The Glass Slipper is one of several vendors who set up at the Convention Center and sell dance shoes, clothing, accessories and souvenirs during the festival. Photo by Glynis Valenti, courtesy Oregon Dixieland Jubilee.According to Wikipedia on the Internet, the instruments used and the size of Dixieland bands vary. However, there's often a "front line" of trumpet (or cornet), trombone and clarinet and a "rhythm section" which features at least two of the following: a guitar or banjo, a string bass or tuba, piano and drums. The definitive Dixieland sound is characterized by one instrument (usually the trumpet) playing the melody or a recognizable variation on it, and other instruments improvising or "jazzing" that up.

Dixieland music has been played since the early part of the 20th century. It lost some fans when swing jazz from the 1930s and, later, bebop jazz from the 1940s came along. However, a revival of Dixieland jazz in the next decade or so made many semiretired and retired Dixieland jazz musicians quite famous rather late in life. Some of the newer groups of the 1950s imitated the recordings and bands of decades earlier. Others "riffed" on them, coming up with innovations and new tunes that eventually became what's called "Progressive Dixieland." It merged traditional Dixieland melody with bebop-style rhythms. The progressive form, at the risk of over simplifying, contrasts with "trad" or the traditional variety. The latter is the kind that's typically performed at the OBJ.

The umbrella parade is a colorful fixture at the Sunday morning gospel service. Photo by Glynis Valenti, courtesy Oregon Dixieland Jubilee.Trumpet player Louis Armstrong and his band of All-Stars was probably most closely identified with Dixieland jazz, although the man's musical influence extends well beyond that. Organized in the late 1940s, the group featured Earl "Fatha" Hines, Jack Teagarden, and a number of other musicians who've since earned a lofty spot in jazz history. Prior to that, in the 1920s, Armstrong secured his status as an American music icon with his Hot Five and later Hot Seven bands. Their landmark recordings are de rigueur for the collections of serious jazz buffs.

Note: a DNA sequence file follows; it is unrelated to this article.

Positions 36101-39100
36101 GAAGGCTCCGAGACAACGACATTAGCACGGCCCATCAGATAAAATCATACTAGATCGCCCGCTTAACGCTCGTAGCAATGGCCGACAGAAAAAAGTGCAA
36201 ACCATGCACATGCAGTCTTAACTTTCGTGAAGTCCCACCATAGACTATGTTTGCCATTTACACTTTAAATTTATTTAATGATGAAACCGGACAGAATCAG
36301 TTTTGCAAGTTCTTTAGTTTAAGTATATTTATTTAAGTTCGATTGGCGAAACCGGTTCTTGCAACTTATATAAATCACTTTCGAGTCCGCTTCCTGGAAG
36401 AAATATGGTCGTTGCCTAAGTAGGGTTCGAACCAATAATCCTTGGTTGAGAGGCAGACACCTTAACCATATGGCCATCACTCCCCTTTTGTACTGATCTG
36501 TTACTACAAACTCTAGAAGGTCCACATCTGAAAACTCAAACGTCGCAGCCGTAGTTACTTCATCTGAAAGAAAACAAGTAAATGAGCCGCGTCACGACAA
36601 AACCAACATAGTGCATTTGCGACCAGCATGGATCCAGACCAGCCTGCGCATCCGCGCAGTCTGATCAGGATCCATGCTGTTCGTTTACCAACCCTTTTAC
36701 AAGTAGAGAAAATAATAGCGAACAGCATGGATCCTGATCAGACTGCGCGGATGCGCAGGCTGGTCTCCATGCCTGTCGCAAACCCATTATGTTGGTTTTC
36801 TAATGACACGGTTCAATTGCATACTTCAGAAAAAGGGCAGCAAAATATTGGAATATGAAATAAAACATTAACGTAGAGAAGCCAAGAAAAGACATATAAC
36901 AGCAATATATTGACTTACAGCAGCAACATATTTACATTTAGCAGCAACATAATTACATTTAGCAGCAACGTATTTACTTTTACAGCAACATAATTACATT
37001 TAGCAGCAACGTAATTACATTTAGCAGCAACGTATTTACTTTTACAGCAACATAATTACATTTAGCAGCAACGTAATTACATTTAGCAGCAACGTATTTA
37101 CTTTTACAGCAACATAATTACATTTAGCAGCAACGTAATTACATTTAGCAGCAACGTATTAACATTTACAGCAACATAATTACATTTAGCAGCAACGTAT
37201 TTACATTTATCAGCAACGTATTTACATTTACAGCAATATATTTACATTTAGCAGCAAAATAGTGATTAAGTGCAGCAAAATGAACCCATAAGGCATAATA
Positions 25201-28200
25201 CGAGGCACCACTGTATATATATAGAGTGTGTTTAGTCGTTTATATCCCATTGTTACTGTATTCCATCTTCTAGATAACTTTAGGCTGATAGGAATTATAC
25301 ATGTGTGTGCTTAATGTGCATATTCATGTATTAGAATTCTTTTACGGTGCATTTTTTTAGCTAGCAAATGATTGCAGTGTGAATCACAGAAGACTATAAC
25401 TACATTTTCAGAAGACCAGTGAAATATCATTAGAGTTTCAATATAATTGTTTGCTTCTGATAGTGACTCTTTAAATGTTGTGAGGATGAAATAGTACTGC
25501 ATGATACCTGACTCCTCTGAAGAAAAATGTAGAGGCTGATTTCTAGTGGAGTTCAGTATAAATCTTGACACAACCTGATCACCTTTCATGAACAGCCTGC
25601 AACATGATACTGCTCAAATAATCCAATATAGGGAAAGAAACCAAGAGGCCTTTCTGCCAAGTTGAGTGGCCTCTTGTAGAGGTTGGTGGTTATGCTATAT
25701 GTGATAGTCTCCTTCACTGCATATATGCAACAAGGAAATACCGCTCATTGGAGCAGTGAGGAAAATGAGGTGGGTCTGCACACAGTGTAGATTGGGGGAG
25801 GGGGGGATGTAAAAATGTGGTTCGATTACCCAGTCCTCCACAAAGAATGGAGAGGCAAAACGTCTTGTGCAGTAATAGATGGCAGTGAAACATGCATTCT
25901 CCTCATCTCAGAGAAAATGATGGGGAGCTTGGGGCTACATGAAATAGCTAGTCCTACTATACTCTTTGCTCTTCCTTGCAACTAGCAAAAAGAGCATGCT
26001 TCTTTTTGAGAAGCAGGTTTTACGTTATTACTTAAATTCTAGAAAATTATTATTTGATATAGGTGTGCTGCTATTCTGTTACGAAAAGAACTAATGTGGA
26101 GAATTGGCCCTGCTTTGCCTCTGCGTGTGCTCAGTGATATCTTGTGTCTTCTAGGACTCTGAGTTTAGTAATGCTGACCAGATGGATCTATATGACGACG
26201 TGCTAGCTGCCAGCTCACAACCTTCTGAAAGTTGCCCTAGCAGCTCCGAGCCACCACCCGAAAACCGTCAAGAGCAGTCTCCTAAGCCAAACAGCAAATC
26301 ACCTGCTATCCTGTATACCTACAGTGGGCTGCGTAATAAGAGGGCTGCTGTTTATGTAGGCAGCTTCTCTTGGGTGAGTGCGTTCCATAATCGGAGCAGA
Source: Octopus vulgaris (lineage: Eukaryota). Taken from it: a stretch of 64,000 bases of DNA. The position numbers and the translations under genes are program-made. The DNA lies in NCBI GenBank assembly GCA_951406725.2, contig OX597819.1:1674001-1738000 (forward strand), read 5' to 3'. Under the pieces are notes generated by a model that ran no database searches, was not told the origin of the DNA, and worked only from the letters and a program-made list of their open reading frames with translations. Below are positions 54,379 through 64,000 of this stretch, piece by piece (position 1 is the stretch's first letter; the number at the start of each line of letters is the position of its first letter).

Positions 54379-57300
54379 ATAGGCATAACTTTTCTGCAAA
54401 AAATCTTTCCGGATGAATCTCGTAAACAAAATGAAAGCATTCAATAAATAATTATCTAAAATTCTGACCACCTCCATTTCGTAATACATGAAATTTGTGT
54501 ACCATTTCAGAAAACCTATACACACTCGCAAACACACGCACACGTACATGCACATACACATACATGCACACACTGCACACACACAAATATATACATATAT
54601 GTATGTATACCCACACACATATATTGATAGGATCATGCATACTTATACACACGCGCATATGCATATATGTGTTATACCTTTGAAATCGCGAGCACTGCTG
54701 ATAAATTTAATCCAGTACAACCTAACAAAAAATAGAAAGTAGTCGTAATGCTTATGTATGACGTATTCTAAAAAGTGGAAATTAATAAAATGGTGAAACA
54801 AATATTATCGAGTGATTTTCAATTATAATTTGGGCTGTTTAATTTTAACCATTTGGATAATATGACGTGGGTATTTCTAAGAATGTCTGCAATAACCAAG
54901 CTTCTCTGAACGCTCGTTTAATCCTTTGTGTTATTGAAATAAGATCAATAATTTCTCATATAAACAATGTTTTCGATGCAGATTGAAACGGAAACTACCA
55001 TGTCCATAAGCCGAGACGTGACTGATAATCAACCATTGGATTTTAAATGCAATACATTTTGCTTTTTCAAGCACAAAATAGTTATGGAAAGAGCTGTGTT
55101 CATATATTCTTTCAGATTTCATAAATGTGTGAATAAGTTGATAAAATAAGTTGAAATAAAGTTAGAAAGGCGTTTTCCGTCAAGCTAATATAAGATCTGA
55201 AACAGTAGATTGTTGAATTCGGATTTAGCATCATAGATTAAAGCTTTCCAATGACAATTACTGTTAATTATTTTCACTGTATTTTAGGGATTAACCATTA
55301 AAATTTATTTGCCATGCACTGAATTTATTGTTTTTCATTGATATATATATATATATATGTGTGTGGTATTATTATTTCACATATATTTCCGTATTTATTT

Jewels of pre-World War II hot jazz continue to entertain audiences worldwide. They include, according to Wikipedia, "timeless recordings made by King Oliver, Louis Armstrong, Jelly Roll Morton, the Original Dixieland Jazz Band, Fats Waller, James P. Johnson, New Orleans Rhythm Kings, and Bix Beiderbecke." Active traditionalist scenes exist around the world, particularly in Britain and Australia. Traditional jazz music, with important influences from Dixieland or traditional jazz, left its mark on swing music, rhythm and blues and early rock and roll.

Justin TerHar, right, practices a song on the tenor saxophone along with alto saxophone players Luka Harn, left, and Will Meyer. Photo by Alex Pajunas.Seaside High School trumpet players Dalton Clark and Molly Hinmsvark practice hitting the notes on 'Zoot Suit Riot.' Photo by Alex Pajunas.The Seaside High School jazz band will be among the groups performing in the Oregon Dixieland Jubilee at the Seaside Civic and Convention Center Feb. 20-22. Photo by Alex Pajunas.Seaside High School's flourishing jazz band shares the program this weekend with some of the country's best Dixieland groups. Led by band director Terry Dahlgren, these students represent the next generation of jazz musicians.